- The same business pays for a yearly lease in October 2012 after Royal Assent has (for the purposes of this example) been given to the Finance Act in July 2012. This makes the business partly exempt from 1 October 2012, and makes the input tax on the lease residual. However, because the business makes no exempt supplies in their December VAT return period, it is able to recover all residual input tax. In the annual adjustment the exempt gaming machine supplies made in Feb and March 2012 mean the business’ PE recovery rate for their longer period (1 Oct 2012 to 31 March 2013) is 97%, so some input tax on the lease and other overhead costs incurred late in the year is attributed to exempt supplies. However they are de-minimis for the longer period and can recover all of their input tax.
- A chain of pubs buys 200 gaming machines in June 2012. As Royal assent has not been given by then they treat the cost as taxable on their June VAT return and claim all of the VAT. They have always been partly exempt because of domestic rents charged to pub managers. In their annual adjustment for the year to March 2013 they have to re-attribute the input tax to residual. This leads to an amount of exempt input tax for the year in excess of the de-minimis limits so they have to adjust the initial input tax claimed. They are on the standard method so must also consider whether the standard method override requires a further adjustment.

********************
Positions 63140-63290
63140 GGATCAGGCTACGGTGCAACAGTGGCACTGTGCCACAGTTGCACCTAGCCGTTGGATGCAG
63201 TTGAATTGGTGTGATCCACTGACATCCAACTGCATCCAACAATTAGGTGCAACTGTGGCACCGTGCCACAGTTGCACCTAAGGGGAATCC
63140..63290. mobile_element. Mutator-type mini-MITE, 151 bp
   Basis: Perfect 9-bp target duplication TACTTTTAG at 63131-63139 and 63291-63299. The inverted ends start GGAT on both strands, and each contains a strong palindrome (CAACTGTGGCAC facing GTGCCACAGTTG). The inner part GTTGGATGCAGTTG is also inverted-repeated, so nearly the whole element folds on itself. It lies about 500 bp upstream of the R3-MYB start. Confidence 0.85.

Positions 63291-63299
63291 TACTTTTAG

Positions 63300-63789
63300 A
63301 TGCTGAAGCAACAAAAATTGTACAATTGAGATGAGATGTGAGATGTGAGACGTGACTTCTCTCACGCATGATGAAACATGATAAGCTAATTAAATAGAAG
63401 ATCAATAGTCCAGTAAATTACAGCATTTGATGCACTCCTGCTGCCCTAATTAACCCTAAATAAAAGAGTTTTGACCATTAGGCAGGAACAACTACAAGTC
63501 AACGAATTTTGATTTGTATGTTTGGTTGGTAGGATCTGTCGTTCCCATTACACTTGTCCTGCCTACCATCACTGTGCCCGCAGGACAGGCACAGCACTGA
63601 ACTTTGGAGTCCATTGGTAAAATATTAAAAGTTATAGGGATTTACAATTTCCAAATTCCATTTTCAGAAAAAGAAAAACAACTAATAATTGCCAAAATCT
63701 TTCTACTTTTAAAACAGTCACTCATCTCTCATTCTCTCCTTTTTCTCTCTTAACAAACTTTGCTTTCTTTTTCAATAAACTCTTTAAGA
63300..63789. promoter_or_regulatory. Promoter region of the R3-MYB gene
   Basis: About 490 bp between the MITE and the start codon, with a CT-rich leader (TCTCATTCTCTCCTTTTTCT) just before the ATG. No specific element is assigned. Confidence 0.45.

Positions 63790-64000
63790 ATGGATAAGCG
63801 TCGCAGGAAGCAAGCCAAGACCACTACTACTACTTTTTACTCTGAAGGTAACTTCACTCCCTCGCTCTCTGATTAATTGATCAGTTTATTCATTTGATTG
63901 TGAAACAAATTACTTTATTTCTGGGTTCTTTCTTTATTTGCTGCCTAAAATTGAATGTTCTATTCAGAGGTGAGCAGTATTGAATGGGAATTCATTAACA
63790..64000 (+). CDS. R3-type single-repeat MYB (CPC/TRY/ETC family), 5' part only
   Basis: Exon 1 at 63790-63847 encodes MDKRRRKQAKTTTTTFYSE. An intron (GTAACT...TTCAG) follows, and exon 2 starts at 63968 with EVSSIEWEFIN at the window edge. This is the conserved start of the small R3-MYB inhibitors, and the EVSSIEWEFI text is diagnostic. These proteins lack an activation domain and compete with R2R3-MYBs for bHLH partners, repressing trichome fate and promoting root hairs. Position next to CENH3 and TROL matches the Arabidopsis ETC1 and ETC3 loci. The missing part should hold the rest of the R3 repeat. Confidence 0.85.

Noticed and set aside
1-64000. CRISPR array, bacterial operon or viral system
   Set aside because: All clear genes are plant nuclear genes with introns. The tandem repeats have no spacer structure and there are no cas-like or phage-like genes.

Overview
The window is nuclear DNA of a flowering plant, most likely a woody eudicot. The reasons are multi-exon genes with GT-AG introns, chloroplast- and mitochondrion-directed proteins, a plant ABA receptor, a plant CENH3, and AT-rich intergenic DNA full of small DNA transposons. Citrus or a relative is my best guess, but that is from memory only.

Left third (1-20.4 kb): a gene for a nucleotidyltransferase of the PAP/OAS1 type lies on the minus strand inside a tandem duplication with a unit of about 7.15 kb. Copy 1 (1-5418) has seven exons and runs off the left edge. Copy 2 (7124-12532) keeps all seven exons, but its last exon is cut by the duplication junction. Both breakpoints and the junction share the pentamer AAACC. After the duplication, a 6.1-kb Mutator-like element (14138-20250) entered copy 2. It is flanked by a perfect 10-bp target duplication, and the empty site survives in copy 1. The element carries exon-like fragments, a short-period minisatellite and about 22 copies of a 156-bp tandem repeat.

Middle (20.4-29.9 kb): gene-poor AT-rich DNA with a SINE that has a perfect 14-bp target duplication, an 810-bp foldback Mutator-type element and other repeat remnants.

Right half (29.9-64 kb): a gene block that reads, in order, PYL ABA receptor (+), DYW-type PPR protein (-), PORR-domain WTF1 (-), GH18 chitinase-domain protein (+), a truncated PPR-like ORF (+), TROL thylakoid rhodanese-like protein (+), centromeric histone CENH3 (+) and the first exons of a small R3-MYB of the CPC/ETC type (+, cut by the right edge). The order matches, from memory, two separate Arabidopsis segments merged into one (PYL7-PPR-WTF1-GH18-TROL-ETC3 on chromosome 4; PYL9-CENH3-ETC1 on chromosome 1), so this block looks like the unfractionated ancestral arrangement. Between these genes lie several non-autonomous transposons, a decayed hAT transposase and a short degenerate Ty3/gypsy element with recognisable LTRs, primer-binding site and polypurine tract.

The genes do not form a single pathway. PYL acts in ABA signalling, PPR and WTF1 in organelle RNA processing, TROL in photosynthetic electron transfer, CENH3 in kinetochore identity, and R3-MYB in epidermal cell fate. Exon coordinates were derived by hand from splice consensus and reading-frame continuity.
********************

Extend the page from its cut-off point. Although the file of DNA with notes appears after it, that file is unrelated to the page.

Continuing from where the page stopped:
It is strongly suggested that all businesses that will be liable for MGD from 1st February 2013 read HMRC Notice 706 (Partial Exemption) and, if they consider it appropriate, seek further advice to clarify the potential impact on their business